Verstappen had the initial time to beat, three tenths quicker than defending world champion Lewis Hamilton. Leclerc was in third, with Alex Albon sitting in an impressive fourth place for Toro Rosso.

Hamilton also seemed to struggle, as replays showed the Mercedes driver locking up going into the chicane. After a bit of a scrappy lap, his teammate Bottas managed to set the pace with a 1:11.562.

Steve Etherington

Leclerc then missed the weighbridge procedure, as did Perez and Hulkenberg. All were investigated after qualifying came to a close for the infringements.

Vettel clipped the barrier at the Swimming Pool exit before pitting and returning to the track to set a competitive time. The Ferraris were cutting it fine in P17 and P15 as the chequered flag came out.

After topping the session in FP3, Leclerc dropped out of the session in a disappointing P16 at his home Grand Prix, having been left in the garage by Ferrari as the session came to a close. It was a costly and frustrating mistake which resulted in Leclerc falling behind traffic on his final attempt. Joining Leclerc in the drop-zone were Perez, Stroll, Russell and Kubica.

Both Mercedes went out at the beginning of Q2, with Bottas setting a new track record and Hamilton struggling to match the pace of his teammate in P3 behind Verstappen. Hamilton quickly managed to slot into second spot.

Several drivers made minor mistakes throughout the session, including Magnussen who clipped the wall going into Mirabeau as his Haas struggled to find grip.

With five minutes remaining in Q2, all drivers bar Verstappen went out to set their quickest laps. Verstappen sat in P1 in front of both Silver Arrows as the session ended with Hulkenberg, Norris, Grosjean, Raikkonen and Giovinazzi in the elimination zone. Grosjean was majorly unhappy with P13 after having been held up by the Red Bull of Pierre Gasly, who was then put under investigation for the incident.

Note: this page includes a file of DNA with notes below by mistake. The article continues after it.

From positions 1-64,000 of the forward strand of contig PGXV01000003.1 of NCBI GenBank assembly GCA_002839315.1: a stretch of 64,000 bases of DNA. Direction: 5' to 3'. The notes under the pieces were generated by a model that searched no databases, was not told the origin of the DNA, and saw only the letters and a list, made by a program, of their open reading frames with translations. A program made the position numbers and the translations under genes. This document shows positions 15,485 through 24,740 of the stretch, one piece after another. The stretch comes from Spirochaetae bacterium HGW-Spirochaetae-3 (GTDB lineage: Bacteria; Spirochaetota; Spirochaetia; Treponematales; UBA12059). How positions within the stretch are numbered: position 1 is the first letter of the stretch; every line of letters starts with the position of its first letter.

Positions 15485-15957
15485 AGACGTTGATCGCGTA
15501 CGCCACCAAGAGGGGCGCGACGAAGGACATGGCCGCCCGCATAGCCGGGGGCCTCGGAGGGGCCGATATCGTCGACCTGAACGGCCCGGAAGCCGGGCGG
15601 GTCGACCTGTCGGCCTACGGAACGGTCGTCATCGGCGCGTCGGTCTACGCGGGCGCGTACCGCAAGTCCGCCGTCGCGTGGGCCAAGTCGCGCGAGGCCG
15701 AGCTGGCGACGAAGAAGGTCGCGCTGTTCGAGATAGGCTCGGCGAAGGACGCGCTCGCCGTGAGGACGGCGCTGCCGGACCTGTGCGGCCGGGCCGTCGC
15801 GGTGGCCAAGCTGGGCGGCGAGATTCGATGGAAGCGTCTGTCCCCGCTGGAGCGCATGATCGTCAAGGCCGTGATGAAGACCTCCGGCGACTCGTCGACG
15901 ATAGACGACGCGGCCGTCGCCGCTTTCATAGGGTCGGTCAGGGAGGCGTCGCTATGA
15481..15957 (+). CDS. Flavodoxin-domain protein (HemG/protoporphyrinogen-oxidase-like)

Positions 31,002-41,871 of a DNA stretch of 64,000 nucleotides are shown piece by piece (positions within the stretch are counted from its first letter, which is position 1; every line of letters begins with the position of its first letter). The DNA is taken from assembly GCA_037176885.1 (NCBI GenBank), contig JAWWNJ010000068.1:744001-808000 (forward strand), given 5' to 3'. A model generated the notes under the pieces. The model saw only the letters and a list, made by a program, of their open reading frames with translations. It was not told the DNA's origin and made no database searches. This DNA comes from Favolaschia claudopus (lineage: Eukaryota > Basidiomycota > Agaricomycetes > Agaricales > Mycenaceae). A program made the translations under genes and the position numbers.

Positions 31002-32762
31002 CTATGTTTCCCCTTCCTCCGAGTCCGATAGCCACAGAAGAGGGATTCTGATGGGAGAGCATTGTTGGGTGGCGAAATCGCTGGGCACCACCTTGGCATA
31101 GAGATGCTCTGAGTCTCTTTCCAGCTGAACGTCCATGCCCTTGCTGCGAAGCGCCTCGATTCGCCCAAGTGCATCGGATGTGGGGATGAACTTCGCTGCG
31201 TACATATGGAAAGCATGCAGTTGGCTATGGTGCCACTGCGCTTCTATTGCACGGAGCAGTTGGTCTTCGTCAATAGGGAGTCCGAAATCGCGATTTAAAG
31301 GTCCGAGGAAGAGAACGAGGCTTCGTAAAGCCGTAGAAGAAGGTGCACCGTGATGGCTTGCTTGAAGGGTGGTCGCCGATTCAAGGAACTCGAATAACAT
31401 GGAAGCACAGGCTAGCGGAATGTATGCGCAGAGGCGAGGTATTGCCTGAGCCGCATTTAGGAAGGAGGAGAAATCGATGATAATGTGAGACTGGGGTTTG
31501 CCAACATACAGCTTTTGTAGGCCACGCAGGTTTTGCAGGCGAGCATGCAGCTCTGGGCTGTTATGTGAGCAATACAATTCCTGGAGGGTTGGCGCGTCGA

Getty Images / Red Bull Content Pool

Both Alfa Romeo cars had a disappointing session after showing great pace in free practice, finishing in P14 and P15.

Vettel sat in P4, followed by Kevin Magnussen and both Toro Rossos. Gasly sat in P8 with Daniel Ricciardo behind in P9. Rounding out the top 10 was McLaren’s Carlos Sainz.

The final part of qualifying got underway as all ten drivers took to the track on soft compound tyres. Valtteri Bottas set the initial pace with a staggering 1:10.257, four tenths ahead of Max Verstappen in second position.

Hamilton initially made a mistake going into the chicane which meant his first lap had to be aborted, but he managed to slot into P2 on his second run, two tenths behind his teammate.

Renault’s Daniel Ricciardo made a risky decision to go for only one flying lap in the session and managed P6.

Sebastian Vettel made a late mistake and ran into the barrier at Tabac, but he didn’t sustain any damage.

After a flawless performance throughout qualifying by Mercedes, Lewis Hamilton pipped his teammate as the chequered flag came out, clinching pole position by half a tenth from Bottas.

Behind, Max Verstappen lined up P3 followed by Sebastian Vettel in P4, Gasly, Magnussen, Ricciardo, Kvyat, Sainz, and Albon.

It was certainly an interesting session with several cars being investigated for impeding the regulations throughout the afternoon. It was another dominant session by Mercedes, but an extremely disappointing day for Ferrari who will have to rethink their strategy for tomorrow’s Monaco Grand Prix. What’s more, with a 60% chance of rain, it certainly seems as if the race could be full of surprises.

 

[Featured image – LAT Images]